Thursday, July 26, 2012

The Human Figure at the Contemporary Arts Center

It is huge. Featuring over 100 New Orleans artists, The Human Figure, curated by Don Marshall, is a vast smörgåsbord of paintings along with a smattering of photography, sculpture and mixed media pieces. But more than any medium, it is mostly defined by tone and content in works ranging from predictable to eccentric to over the top. Beyond all that, it is also a remarkable mix of established artists and less known talents whose unexpected accomplishments convey a sense of a parallel art universe hidden just beyond the usual gallery and museum scene. That said, it can sometimes be a disorienting viewing experience as familiar imagery often appears juxtaposed next to unusual or bizarre content--but that is not really a problem once you notice the pattern. Just relax and go with the flow.

For instance, Phil Sandusky's atmospheric self portrait with his nude model in the background is fairly typical of this accomplished local impressionist's work, but right next to it is Katrina Andry's Western Perception of the Other, a large color woodcut of a young woman with a wild afro and clownish blackface makeup. Petting a large snake crawling up her legs as her stiletto heels frame a half eaten apple on the ground, this almost picaresque figure confronts clichés about black women with polemical visual satire. Nearby is Mark Bercier's Tsana, a proper and eloquently painted teenage girl whose coy innocence hints at veiled mischief—a paradigm totally reversed in an adjacent painting of a young woman licking the toes of her reclining unseen partner in a work titled Feet, painted by an artist identified only as VonHaffacker, which seems more guided by impulse than polemics.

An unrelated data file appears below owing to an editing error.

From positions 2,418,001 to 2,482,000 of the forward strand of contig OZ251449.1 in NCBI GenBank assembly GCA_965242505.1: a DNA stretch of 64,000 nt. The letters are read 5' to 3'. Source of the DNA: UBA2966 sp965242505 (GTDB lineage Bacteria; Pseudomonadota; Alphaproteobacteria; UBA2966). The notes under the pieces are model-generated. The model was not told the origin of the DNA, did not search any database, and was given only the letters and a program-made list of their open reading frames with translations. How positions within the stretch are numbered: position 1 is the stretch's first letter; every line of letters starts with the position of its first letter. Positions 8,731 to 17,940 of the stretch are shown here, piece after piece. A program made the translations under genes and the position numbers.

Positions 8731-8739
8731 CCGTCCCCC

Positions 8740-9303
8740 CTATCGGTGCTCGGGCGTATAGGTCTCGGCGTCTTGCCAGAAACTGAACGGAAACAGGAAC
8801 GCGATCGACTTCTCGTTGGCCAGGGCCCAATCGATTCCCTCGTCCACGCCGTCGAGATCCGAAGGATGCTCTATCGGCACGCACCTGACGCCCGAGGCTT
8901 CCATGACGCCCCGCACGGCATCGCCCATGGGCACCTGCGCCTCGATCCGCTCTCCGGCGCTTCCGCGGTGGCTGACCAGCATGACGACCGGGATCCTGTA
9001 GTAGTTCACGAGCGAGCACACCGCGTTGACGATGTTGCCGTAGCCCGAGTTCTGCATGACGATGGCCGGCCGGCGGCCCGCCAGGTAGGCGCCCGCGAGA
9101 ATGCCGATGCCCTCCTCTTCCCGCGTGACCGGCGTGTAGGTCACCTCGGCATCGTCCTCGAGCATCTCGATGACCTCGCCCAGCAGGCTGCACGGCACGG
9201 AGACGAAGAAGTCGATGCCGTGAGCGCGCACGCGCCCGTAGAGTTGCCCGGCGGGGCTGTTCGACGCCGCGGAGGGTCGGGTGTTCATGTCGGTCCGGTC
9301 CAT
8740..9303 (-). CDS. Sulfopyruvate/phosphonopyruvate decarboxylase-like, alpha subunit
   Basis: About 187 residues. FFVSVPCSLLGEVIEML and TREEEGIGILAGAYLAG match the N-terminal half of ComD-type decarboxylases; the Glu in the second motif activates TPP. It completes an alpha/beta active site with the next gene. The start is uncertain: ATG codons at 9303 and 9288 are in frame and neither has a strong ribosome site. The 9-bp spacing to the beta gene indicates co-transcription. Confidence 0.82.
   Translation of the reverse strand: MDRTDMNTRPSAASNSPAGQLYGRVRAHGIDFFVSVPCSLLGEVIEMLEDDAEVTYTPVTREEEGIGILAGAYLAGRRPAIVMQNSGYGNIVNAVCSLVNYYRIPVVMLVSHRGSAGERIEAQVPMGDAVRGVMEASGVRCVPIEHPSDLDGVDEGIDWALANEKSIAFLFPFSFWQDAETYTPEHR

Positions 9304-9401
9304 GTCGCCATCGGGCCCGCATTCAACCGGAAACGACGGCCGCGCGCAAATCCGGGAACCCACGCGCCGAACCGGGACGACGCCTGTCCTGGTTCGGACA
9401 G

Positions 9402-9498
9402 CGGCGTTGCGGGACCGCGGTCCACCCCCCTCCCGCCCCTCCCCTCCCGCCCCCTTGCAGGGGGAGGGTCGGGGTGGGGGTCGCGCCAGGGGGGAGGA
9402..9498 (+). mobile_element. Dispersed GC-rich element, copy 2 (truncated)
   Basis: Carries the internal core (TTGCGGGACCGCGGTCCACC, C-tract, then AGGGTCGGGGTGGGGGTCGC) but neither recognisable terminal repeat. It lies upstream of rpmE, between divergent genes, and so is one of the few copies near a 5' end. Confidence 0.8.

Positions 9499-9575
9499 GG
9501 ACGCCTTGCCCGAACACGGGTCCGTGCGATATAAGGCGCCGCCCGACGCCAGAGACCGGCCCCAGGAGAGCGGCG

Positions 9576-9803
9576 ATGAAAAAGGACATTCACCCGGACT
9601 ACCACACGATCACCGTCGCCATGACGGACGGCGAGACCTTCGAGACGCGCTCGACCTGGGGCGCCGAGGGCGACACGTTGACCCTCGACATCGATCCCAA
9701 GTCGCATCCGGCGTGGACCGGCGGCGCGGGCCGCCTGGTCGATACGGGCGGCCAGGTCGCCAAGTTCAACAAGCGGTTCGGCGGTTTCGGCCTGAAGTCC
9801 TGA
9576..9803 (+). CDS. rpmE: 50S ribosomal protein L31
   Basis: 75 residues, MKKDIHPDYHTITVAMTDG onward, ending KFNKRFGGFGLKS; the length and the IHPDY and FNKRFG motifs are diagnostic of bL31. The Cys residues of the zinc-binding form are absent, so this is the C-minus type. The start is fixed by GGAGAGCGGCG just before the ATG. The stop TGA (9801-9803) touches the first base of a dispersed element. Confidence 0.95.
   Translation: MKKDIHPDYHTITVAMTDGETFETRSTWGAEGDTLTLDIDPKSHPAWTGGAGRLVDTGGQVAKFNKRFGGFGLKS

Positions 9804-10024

But even works by leading artists can be surprising. Auseklis Ozols' untitled reclining nude, above, is gorgeously painted, but the model's expression is so zoned out that it recalls those old opium den scenes of yore. Around the corner is a similarly reclining nude by a somewhat less known artist, Jane Talton-Ayrod. Here Manet's iconic Olympia is reborn as a reclining nude Barbie doll in Odalisque Plastique, top, Talton's zany update of the lounging seductress theme. At the other extreme, religious painting takes a Creole turn in George Schmidt's localized Sacra Conversazione, left, in which a baby Jesus on Mary's lap points to a celestial map of New Orleans as cherubs play horns and banjos and nuns clap their hands to the beat. But Nique Le Transome's Deus Ex Machina self-portrait suggests a Vietnamese holy martyr with a long stem carnation clenched between his teeth as blood from a barbed-wire crown of thorns trickles down his cheeks. Much could be said about Keith Perelli's paintings, Alex Podesta's or Evelyn Jordan's sculptures, or Josephine Sacabo's, Craig Tracy's or Gus Bennett's photographs, but you get the picture—guest curator Marshall, the CAC's first director, has managed to present an entire art community in a refreshing, if sometimes slightly disorienting, new light. ~Bookhardt

NOLA NOW, Part II: The Human Figure, Wednesdays-Mondays through Aug. 5, Contemporary Arts Center, 900 Camp St., 528.3805
(Left: Organic Angel by Gus Bennett)